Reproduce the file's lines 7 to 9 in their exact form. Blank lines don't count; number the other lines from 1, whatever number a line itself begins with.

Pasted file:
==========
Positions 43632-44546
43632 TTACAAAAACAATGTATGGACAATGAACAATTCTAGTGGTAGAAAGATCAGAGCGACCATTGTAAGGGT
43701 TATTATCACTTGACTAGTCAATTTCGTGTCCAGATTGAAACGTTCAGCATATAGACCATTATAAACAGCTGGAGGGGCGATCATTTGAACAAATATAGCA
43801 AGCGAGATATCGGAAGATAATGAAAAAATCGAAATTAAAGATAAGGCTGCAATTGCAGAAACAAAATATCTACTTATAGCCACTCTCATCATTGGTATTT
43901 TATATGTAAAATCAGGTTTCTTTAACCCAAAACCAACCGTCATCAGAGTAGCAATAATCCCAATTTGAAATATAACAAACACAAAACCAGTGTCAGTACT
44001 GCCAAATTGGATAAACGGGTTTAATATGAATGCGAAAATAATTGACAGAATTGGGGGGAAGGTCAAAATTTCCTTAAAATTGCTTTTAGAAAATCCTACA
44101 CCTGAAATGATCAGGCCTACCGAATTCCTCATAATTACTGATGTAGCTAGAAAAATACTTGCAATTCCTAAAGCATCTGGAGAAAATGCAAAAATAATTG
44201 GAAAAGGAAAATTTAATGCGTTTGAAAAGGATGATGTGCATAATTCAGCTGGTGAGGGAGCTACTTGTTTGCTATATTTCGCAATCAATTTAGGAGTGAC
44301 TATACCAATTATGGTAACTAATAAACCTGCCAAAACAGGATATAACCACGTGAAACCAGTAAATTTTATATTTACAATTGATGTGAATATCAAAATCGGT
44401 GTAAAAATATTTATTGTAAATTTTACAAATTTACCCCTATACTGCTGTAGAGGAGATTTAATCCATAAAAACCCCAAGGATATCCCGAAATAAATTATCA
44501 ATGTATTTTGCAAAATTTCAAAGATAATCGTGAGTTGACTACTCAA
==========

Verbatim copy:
44101 CCTGAAATGATCAGGCCTACCGAATTCCTCATAATTACTGATGTAGCTAGAAAAATACTTGCAATTCCTAAAGCATCTGGAGAAAATGCAAAAATAATTG
44201 GAAAAGGAAAATTTAATGCGTTTGAAAAGGATGATGTGCATAATTCAGCTGGTGAGGGAGCTACTTGTTTGCTATATTTCGCAATCAATTTAGGAGTGAC
44301 TATACCAATTATGGTAACTAATAAACCTGCCAAAACAGGATATAACCACGTGAAACCAGTAAATTTTATATTTACAATTGATGTGAATATCAAAATCGGT